Right, having posted an absurdly over intellectual post, I just wanted to say that I completely agree with this post from the Katie at the Inky Circle. She says and I think she's right that the most satisfying intellectual experience is rereading old favourites. I have some history books I have always loved (and will no doubt at some point bang on for reams about) which I always turn to, fiction as well- my copy of M R James's Ghost Stories is amazingly well thumbed, I once went round Russia for three weeks reading only it and the Gulag Archipelago- so basically my only comfort reading was James. Part of the fun of such books is you find that every time you go back its a bit like looking at an Esher drawing, you suddenly see different sides of it. The other thing is that my memory often functions like tracing paper, it takes an outline or an impression of something, but rediscovering the texture and taste and feel of a book is a wonder because what remained in my mind from my last reading was a dry pencil outline, whereas the picture I see when I read is filled with garish yellows and fading browns, bright blues and effervescent reds. Maybe I'm just weird, but now that the inky circus has confessed to rereading books under the label of geek chic, I'm going to join them, rereading old stuff is cool. And just as a new year begins, its worth remembering how many of the things that the previous year left behind were really good.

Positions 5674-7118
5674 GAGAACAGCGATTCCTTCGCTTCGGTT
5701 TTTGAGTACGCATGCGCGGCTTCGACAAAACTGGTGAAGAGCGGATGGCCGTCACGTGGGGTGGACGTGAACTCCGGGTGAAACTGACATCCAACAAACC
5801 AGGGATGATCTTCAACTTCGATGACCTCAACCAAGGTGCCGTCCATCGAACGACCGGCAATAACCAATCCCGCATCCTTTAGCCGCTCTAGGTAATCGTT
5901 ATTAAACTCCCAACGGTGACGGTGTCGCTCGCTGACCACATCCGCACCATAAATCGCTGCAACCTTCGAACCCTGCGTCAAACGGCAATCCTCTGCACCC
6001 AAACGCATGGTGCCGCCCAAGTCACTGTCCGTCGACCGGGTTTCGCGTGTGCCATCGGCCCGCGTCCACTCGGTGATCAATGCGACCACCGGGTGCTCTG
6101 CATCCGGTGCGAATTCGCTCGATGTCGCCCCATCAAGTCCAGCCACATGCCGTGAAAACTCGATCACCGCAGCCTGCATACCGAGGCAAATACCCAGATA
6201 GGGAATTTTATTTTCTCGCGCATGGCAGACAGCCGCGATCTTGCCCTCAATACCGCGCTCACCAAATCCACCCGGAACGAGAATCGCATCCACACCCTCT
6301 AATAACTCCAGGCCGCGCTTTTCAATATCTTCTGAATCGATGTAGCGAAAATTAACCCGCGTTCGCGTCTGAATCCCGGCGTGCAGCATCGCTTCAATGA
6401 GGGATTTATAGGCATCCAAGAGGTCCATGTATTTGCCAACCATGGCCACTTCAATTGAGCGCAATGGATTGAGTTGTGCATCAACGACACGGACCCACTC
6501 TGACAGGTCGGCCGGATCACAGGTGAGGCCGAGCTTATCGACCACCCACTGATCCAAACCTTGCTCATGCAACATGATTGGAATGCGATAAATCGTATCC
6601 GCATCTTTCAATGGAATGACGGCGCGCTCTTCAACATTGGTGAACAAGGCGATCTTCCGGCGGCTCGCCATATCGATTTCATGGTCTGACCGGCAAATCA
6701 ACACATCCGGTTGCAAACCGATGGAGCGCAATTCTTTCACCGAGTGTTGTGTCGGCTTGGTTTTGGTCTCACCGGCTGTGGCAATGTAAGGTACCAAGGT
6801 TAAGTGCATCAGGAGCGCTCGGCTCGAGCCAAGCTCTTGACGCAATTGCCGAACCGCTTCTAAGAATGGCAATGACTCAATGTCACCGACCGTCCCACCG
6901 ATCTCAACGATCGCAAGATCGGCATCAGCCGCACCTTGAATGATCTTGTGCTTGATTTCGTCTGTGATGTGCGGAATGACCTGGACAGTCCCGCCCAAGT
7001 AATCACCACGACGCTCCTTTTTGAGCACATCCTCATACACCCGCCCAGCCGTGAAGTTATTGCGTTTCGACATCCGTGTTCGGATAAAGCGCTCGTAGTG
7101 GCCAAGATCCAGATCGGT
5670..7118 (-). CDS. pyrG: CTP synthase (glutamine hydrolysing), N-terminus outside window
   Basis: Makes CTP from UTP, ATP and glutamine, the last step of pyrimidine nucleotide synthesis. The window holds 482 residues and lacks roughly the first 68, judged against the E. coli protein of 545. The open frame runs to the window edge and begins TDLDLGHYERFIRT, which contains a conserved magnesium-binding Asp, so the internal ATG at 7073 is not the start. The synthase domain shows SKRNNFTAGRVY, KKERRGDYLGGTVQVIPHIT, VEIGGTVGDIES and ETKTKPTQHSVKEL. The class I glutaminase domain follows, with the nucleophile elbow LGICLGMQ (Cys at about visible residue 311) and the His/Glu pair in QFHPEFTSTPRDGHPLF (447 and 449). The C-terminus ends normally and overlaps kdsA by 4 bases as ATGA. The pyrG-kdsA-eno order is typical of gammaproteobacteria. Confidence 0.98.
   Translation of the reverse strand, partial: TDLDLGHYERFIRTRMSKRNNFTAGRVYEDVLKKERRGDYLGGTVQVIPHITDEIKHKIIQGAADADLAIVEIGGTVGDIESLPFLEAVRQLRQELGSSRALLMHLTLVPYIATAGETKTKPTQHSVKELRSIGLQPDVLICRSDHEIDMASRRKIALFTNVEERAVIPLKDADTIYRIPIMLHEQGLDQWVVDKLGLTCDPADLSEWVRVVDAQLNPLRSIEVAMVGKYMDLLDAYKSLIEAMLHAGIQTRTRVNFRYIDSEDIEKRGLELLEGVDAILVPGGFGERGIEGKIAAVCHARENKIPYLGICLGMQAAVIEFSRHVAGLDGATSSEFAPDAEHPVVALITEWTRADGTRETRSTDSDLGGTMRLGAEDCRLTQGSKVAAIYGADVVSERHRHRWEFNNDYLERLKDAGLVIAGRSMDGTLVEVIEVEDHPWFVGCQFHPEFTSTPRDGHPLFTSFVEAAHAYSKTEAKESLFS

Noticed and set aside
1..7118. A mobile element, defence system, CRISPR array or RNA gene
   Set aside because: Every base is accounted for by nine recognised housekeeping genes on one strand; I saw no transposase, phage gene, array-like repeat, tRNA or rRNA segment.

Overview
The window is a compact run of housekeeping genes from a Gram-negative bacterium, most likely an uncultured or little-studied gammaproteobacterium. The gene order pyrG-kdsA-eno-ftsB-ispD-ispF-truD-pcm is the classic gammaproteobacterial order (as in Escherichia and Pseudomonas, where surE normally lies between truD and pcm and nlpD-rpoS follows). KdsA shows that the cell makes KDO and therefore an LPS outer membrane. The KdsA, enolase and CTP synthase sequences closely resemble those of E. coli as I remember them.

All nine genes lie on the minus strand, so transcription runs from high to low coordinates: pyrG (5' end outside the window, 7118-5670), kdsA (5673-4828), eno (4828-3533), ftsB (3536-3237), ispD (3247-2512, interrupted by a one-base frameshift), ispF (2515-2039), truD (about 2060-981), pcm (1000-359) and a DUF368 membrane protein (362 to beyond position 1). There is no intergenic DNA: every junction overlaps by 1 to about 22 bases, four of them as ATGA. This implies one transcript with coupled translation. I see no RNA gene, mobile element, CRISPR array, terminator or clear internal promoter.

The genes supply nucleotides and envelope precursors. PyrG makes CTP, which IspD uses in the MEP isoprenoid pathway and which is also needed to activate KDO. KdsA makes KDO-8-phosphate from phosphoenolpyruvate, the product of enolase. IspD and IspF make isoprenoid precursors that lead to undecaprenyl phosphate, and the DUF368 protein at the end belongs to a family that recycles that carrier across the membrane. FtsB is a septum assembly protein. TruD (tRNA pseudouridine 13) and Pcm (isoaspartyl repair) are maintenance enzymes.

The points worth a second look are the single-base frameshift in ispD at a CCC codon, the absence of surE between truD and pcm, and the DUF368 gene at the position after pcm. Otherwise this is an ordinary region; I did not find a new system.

(By the way the books in the photo above aren't the kind I own, I've got tatty paperbacks mostly- those are the kinds of books I fantasize about owning but will only ever see in libraries- it is amazing when you open say an original text from the seventeenth century though and think to yourself, this has been in existance for four hundred years- one of the best things about being a History PhD.)